The AIRS image showed very cold cloud top temperatures in the depression indicating that the thunderstorms had strong uplift that pushed cloud tops near the top of the troposphere. Temperatures drop to just under 220 degrees kelvin (-63.6 F/-53.1C) at the top of the troposphere (and where the tropopause begins). Some of the depression's storms had cloud tops that cold and that high. An analysis of AIRS data indicated that storms that high in the troposphere have the potential for heavy rainfall.
Coupled with the potential for heavy rainfall, and the slow movement of Tropical Depression 2E, the National Hurricane Center (NHC) noted in its bulletin at 8 a.m. EDT (5 a.m. PDT) that rainfall totals may be extreme over a large part of southern Mexico.
According to NHC: tropical Depression 2E is expected to produce as much as 10 to 20 inches of rain over a large part of southern Mexico through Saturday...with isolated amounts exceeding 30 inches likely over the mountainous terrain of the Mexican states of Oaxaca and Chiapas. Tropical Depression 2E is also expected to produce total rainfall amounts of 5 to 10 inches in Guatemala. These rains are likely to result in life-threatening flash floods and mud slides.
At 8 a.m. EDT (5 a.m. PDT), Tropical Depression 2E's maximum sustained winds were near 35 mph (55 kph). It was stationary about 140 miles (220 km) south-southeast of Salina Cruz, Mexico near 14.4 north latitude and 94.3 west longitude. The depression's minimum central pressure was 1002 millibars. NHC expects the depression to being moving slowly northward later today, June 3 and near the coast in the warning area on June 4.
Another factor that hurricane forecasters at NHC are dealing in the forecast of Tropical Depression 2E is the interaction with a low pressure area in the Bay of Campeche on the Gulf of Mexico side of Mexico. The depression is also interacting with an upper-low pressure area as well as the Gulf system, making for a complicated scenario.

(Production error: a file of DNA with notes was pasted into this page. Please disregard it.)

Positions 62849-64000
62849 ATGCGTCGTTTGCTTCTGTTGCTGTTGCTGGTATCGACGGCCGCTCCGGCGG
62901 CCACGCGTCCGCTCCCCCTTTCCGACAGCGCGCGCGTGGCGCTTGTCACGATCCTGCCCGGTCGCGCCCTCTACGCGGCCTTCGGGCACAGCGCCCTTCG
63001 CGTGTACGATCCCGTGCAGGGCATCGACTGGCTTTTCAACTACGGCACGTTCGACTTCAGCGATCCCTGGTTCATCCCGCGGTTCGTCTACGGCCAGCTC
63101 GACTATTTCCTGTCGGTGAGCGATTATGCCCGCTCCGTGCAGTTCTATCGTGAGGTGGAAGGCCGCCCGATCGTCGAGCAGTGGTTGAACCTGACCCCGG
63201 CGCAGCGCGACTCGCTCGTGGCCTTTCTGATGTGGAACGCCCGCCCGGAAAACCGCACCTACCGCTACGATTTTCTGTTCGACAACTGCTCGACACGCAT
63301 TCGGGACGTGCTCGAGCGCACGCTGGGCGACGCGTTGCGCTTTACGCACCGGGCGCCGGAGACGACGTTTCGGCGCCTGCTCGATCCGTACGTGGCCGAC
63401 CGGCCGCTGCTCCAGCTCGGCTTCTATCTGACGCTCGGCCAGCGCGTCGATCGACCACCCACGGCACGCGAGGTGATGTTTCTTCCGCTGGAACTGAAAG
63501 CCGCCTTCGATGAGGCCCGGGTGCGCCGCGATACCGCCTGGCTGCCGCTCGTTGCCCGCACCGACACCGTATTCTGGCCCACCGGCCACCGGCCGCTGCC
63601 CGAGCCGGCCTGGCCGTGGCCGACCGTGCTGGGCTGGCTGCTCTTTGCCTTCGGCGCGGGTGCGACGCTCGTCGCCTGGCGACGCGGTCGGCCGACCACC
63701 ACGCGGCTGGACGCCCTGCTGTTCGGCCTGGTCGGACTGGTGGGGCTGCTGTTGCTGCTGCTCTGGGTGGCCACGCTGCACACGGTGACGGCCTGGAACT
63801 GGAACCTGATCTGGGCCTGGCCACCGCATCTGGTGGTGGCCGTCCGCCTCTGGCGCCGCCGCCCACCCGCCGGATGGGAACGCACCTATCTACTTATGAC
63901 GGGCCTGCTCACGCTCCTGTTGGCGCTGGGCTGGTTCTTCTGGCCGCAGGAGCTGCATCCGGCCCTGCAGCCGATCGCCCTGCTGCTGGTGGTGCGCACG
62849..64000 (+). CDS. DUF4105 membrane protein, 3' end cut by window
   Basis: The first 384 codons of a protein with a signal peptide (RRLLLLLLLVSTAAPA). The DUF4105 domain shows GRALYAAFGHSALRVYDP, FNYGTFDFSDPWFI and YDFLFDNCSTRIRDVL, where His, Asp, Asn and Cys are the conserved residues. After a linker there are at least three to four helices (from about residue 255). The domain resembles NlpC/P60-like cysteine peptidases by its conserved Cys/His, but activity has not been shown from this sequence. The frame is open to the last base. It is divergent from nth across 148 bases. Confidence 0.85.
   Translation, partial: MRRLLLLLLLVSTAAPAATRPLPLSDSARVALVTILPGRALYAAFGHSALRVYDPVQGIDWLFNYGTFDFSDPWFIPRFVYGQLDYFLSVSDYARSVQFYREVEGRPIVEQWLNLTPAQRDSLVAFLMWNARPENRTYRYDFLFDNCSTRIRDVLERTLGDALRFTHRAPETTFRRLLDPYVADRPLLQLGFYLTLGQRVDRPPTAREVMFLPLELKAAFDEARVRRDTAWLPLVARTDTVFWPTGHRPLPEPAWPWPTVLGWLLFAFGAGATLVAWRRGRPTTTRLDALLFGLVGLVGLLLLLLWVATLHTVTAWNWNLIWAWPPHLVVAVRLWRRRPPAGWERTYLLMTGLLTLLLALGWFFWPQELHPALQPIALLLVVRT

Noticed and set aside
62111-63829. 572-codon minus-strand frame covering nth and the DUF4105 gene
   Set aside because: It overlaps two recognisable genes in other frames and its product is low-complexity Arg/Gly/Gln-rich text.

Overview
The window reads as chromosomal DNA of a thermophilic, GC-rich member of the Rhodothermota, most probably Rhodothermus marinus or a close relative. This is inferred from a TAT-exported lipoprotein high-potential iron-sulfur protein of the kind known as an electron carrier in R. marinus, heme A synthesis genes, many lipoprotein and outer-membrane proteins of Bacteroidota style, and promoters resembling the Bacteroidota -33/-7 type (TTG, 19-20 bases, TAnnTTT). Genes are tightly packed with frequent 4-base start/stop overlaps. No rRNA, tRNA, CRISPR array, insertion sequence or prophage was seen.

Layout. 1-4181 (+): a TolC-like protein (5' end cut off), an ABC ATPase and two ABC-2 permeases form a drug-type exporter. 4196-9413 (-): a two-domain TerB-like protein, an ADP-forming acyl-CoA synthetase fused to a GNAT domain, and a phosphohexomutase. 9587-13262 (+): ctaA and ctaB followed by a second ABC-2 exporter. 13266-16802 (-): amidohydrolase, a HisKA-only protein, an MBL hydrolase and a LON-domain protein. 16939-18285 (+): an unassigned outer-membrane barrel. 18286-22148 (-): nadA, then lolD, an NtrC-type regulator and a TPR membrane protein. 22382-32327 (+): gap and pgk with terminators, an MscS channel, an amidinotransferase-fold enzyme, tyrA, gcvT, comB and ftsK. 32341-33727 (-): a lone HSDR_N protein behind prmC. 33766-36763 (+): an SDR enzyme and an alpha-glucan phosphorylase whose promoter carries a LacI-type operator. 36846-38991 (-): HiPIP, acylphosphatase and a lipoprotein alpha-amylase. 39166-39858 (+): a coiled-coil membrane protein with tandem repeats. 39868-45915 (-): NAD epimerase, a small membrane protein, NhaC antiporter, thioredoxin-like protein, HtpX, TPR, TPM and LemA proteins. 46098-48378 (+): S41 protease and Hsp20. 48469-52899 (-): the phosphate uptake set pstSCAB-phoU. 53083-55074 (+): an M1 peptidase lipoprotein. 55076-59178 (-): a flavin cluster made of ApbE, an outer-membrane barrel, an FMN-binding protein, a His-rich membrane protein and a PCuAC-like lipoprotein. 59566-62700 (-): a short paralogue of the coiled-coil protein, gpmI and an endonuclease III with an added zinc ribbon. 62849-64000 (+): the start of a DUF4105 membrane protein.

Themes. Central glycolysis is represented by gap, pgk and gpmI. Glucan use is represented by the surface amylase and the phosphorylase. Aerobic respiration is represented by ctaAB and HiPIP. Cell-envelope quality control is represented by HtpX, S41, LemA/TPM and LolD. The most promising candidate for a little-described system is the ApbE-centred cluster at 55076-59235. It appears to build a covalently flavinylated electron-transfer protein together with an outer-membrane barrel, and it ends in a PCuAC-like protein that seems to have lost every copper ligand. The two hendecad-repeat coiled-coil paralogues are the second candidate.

Forecaster Blake at the NHC noted during the 8 a.m. EDT discussion that some strengthening is possible before landfall in a day or so, although significant strengthening is not expected due to land interaction and the poor initial structure.
Text credit: Rob Gutro
NASA's Goddard Space Flight Center
[image-51][image-78]June 02, 2014 - NASA's TRMM Satellite Sees Eastern Pacific Tropical Cyclone Forming
There's a new tropical low pressure area brewing in the Eastern Pacific and NASA's TRMM satellite flew overhead and got a read on its rainfall rates and cloud heights.
The eastern Pacific Ocean has become active on cue with the start of the hurricane season in that area. Only a few days after hurricane Amanda weakened and disappeared the National Hurricane Center (NHC) said that development of another tropical cyclone is probable southeast of Salina Cruz, Mexico. NASA and the Japan Aerospace Exploration Agency's Tropical Rainfall Measuring Mission or TRMM satellite captured rainfall data on System 93E on June 2, 2014 at 0659 UTC (2:59 a.m. EDT).
At NASA's Goddard Space Flight Center in Greenbelt, Maryland, TRMM's Microwave Imager (TMI) and Precipitation Radar (PR) data were overlaid on an enhanced infrared image from NOAA's GOES-EAST satellite received at 0645 UTC (02:45 a.m. EDT) on June 2. TRMM found areas of moderate to heavy rainfall in showers and thunderstorms within the area of this tropical low. However, the heaviest rainfall found by TRMM in the area covered by this image was 115.8 mm (4.6 inches) per hour in another area of disturbed weather over Belize.
At 2 p.m. EDT, the National Hurricane Center update noted that showers and thunderstorms associated with a low pressure area became better organized during the morning hours. System 93E is located 250 miles south-southeast of Salina Cruz, Mexico,
Because the environmental conditions are conducive for additional development, The National Hurricane Center expects a tropical depression may likely form later today or tonight as the low moves slowly northeastward or northward.
Even though the low has not yet become a depression, the National Hurricane Center reported that it continues to bring very heavy rainfall to portions of western Central America, and is expected to spread over southeastern Mexico during the next couple of days. These rains could cause life-threatening flash floods and mud slides in areas of mountainous terrain.
As of June 2 at 2 p.m. EDT (11 a.m. EDT), the National Hurricane Center gives System 93E a 90 percent chance of becoming tropical depression 2E in the next 48 hours.
Text credit: Hal Pierce / Rob Gutro
SSAI / NASA's Goddard Space Flight Center